A senior police commander has expressed optimism that the height of Northern Ireland’s loyal order marching season can pass off peacefully.
The PSNI officer in charge of the policing operation, Assistant Chief Constable Stephen Martin, said tensions ahead of the traditional Twelfth Of July parades were not as marked as in previous years.
A deal to resolve the Province’s most volatile parading impasse – at the Ardoyne/Twaddell Avenue interface in north Belfast – collapsed last month.
However, the breakdown of negotiations between the Orange Order and nationalist residents in the Ardoyne area was not accompanied by recriminations.
A protest camp has been manned in the unionist Twaddell Avenue area since the Orange Order was banned by the Parades Commission from marching through Ardoyne on its return from Twelfth Of July demonstrations in 2013. The interface has been the scene of rioting and unrest during the marching season for years.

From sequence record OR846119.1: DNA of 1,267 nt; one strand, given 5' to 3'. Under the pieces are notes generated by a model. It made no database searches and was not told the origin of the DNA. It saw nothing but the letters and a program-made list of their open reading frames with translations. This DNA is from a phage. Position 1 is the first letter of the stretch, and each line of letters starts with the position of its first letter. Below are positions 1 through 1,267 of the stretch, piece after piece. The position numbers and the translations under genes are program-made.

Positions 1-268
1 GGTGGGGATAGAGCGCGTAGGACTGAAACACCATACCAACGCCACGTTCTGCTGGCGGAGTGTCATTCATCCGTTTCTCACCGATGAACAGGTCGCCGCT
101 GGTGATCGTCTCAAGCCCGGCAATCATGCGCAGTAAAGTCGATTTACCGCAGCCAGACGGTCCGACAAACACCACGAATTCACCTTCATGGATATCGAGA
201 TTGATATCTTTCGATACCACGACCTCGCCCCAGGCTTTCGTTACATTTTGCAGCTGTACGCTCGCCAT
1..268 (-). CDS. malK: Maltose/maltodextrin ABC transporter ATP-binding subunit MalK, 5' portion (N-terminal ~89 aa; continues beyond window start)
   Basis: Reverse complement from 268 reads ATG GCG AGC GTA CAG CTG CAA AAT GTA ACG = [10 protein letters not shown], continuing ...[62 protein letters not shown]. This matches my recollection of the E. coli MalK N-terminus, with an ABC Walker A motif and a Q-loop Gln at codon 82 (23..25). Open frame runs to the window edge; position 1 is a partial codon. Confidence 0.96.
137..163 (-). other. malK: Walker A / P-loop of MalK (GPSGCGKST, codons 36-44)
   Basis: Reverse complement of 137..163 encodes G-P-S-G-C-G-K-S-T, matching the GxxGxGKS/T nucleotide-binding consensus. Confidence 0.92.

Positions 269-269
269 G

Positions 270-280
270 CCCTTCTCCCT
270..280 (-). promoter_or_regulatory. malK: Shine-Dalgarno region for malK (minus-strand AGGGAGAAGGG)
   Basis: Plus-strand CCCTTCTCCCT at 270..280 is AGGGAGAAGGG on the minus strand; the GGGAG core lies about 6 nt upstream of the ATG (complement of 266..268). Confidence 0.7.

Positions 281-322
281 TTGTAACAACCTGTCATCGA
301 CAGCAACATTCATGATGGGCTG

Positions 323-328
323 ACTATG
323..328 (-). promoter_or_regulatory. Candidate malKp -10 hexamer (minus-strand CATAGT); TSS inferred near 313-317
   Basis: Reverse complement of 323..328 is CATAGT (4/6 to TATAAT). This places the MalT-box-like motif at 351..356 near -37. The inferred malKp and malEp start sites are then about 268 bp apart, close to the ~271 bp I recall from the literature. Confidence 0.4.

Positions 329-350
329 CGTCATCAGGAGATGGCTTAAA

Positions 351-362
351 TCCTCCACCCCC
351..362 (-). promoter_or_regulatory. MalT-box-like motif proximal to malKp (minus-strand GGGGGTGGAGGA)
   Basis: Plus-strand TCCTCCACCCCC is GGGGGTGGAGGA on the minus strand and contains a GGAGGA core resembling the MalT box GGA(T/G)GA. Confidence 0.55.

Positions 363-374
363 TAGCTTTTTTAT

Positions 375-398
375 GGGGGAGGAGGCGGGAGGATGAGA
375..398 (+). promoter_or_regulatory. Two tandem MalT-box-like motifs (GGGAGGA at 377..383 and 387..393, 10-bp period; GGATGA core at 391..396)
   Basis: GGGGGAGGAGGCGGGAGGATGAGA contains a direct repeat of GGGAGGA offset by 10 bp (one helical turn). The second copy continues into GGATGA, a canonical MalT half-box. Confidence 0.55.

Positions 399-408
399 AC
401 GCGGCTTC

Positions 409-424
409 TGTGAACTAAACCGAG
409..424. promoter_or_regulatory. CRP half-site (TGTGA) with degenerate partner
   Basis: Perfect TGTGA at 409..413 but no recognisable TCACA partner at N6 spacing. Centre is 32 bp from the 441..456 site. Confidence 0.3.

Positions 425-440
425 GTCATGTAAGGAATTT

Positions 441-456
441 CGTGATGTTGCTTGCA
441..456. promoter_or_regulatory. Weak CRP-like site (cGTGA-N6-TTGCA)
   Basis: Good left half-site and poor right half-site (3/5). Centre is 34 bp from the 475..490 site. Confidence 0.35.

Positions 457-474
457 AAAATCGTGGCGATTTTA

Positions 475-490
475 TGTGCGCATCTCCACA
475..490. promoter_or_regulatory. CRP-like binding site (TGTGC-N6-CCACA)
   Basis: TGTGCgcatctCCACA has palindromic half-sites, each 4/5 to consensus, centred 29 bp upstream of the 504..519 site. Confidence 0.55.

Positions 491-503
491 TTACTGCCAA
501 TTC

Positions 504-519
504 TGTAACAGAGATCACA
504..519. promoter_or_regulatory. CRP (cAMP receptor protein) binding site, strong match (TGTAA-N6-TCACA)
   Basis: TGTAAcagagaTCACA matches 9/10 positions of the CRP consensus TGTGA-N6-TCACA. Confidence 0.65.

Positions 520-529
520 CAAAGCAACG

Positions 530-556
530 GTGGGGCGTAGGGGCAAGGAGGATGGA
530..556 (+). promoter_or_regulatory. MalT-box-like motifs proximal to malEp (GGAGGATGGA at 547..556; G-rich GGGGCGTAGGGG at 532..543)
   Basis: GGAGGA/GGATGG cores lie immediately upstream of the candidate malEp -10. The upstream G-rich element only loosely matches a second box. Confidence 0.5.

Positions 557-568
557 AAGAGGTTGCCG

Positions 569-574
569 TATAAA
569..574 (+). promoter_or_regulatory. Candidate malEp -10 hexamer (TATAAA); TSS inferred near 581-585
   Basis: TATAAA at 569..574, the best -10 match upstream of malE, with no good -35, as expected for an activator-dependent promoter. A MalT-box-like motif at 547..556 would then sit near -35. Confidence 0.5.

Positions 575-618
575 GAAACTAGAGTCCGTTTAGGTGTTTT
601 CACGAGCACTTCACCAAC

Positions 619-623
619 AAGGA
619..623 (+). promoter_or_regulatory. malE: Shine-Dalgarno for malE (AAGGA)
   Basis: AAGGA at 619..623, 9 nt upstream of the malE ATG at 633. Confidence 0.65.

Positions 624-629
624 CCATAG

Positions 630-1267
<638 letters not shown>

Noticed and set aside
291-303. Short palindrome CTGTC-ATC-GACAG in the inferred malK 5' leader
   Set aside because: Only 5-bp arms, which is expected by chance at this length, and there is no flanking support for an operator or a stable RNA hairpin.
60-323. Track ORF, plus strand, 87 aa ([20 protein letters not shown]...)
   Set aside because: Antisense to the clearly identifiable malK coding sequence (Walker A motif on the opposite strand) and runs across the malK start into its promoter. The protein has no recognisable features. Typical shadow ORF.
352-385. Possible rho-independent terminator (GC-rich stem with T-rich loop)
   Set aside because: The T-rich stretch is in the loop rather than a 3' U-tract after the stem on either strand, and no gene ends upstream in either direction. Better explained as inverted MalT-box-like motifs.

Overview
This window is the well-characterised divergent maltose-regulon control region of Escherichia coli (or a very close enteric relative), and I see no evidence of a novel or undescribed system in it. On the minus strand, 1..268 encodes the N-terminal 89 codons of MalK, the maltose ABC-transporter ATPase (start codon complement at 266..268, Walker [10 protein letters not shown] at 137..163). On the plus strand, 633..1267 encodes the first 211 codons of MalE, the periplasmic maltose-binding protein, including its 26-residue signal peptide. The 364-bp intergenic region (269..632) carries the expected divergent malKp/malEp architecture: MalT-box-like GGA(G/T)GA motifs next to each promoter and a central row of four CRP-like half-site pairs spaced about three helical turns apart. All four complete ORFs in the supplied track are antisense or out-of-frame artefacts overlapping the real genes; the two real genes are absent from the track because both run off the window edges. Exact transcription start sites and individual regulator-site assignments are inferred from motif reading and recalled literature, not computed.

Briefing members of the Policing Board in Belfast, AAC Martin noted that a number of major summer loyal order parades have already passed off without incident, and that the vast majority on July 12 would do likewise.
“There is a sense of a reduced tension this year compared with last year,” he said.
“We were all disappointed that the community resolution to the Twaddell impasse was unsuccessful but I think it was really positive the level of engagement that was going on there and, even though it was unsuccessful at this point, people have been very mature and very responsible in their words after that and I would hope that can get that revisited in the weeks and months that lie ahead.”
On Wednesday night, the Greater Ardoyne Residents Collective (GARC) said it had distributed 500 leaflets door-to-door in the area urging residents to resist any compromise deal – between the less militant CARA group and the Orange Order – that could end the Ardoyne/Twaddell impasse.